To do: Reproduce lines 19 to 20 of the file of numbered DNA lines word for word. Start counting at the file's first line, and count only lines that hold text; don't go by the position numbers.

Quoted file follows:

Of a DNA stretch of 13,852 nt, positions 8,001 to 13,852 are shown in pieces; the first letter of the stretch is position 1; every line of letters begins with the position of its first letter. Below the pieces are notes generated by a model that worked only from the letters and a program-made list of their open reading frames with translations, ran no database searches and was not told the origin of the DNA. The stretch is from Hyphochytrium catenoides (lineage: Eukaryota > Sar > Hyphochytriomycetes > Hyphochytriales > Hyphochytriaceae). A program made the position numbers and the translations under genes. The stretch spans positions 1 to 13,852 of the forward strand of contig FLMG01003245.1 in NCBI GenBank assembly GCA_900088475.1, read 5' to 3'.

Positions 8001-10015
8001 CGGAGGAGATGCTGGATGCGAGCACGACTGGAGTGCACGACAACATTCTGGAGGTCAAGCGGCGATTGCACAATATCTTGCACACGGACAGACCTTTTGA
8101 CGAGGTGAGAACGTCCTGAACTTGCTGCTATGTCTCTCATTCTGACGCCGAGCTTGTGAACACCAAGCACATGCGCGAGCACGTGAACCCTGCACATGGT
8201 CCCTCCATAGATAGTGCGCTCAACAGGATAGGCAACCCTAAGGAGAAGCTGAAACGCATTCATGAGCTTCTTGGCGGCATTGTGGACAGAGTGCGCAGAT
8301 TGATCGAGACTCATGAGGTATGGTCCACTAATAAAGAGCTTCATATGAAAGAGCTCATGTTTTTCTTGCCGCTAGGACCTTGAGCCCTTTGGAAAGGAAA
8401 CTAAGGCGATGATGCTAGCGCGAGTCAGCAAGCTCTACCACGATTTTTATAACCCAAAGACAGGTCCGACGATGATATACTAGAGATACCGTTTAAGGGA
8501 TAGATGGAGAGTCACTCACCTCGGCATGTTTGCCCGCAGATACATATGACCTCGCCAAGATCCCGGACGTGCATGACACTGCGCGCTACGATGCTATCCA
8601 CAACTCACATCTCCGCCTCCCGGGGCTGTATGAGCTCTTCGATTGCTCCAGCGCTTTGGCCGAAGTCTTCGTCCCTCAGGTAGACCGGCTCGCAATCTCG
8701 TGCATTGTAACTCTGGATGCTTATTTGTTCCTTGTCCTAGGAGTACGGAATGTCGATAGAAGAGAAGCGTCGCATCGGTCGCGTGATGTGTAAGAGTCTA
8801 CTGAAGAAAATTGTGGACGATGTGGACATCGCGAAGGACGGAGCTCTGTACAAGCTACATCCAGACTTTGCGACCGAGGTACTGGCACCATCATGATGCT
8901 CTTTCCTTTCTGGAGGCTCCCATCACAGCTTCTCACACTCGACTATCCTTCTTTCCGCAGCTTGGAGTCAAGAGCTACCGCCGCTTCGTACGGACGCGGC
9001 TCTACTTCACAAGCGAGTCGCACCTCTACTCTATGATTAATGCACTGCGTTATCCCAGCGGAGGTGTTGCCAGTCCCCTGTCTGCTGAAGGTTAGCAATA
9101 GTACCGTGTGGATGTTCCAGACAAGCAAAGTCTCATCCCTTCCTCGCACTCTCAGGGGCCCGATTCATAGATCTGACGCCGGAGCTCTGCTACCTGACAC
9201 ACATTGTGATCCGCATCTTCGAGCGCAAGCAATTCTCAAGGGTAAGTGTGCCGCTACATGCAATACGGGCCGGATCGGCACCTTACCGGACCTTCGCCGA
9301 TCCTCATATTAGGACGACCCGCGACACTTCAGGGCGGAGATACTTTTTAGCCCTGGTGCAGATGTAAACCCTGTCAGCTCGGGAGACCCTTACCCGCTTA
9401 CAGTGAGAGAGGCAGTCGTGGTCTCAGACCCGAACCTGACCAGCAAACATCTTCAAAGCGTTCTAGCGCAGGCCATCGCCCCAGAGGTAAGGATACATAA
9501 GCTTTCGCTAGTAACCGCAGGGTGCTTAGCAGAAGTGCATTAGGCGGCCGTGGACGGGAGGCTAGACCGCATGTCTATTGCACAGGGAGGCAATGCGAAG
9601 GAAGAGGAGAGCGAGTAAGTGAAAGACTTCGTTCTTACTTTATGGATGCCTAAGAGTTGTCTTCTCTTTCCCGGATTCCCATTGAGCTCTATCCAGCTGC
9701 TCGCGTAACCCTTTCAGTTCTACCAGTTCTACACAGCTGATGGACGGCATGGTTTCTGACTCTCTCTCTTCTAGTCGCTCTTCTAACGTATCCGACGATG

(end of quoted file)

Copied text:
9601 GAAGAGGAGAGCGAGTAAGTGAAAGACTTCGTTCTTACTTTATGGATGCCTAAGAGTTGTCTTCTCTTTCCCGGATTCCCATTGAGCTCTATCCAGCTGC
9701 TCGCGTAACCCTTTCAGTTCTACCAGTTCTACACAGCTGATGGACGGCATGGTTTCTGACTCTCTCTCTTCTAGTCGCTCTTCTAACGTATCCGACGATG